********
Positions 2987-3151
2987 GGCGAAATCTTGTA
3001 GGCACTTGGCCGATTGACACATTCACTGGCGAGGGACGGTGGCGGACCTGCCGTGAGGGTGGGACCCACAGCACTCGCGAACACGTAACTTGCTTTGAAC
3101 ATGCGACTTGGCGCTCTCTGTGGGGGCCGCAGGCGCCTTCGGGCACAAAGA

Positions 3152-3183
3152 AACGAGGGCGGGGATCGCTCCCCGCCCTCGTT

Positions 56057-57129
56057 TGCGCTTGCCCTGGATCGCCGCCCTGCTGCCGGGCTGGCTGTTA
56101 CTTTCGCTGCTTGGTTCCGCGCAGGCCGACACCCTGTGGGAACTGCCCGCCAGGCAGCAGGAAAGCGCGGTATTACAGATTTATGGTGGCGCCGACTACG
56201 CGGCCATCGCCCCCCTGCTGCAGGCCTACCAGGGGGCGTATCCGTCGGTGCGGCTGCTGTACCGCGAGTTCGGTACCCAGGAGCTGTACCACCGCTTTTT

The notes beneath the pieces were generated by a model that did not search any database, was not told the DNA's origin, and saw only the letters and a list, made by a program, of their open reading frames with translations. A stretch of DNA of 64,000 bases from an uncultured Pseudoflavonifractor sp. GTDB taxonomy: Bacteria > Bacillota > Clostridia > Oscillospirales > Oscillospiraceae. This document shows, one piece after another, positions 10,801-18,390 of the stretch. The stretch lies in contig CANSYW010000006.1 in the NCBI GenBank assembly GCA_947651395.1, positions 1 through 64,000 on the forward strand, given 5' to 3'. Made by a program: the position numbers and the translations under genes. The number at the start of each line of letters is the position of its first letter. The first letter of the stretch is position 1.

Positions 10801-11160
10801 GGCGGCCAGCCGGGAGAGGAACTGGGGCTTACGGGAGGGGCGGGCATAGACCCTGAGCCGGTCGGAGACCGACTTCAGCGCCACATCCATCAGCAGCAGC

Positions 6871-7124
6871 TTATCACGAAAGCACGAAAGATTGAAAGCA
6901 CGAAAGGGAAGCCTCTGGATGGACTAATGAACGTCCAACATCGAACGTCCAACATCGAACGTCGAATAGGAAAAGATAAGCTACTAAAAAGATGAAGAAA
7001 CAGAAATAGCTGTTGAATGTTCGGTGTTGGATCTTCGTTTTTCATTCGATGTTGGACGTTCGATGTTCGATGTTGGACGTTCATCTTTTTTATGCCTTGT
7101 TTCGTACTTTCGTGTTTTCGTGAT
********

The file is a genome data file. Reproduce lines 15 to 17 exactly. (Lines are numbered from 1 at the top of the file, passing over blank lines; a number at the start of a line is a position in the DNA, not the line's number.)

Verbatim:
6871 TTATCACGAAAGCACGAAAGATTGAAAGCA
6901 CGAAAGGGAAGCCTCTGGATGGACTAATGAACGTCCAACATCGAACGTCCAACATCGAACGTCGAATAGGAAAAGATAAGCTACTAAAAAGATGAAGAAA
7001 CAGAAATAGCTGTTGAATGTTCGGTGTTGGATCTTCGTTTTTCATTCGATGTTGGACGTTCGATGTTCGATGTTGGACGTTCATCTTTTTTATGCCTTGT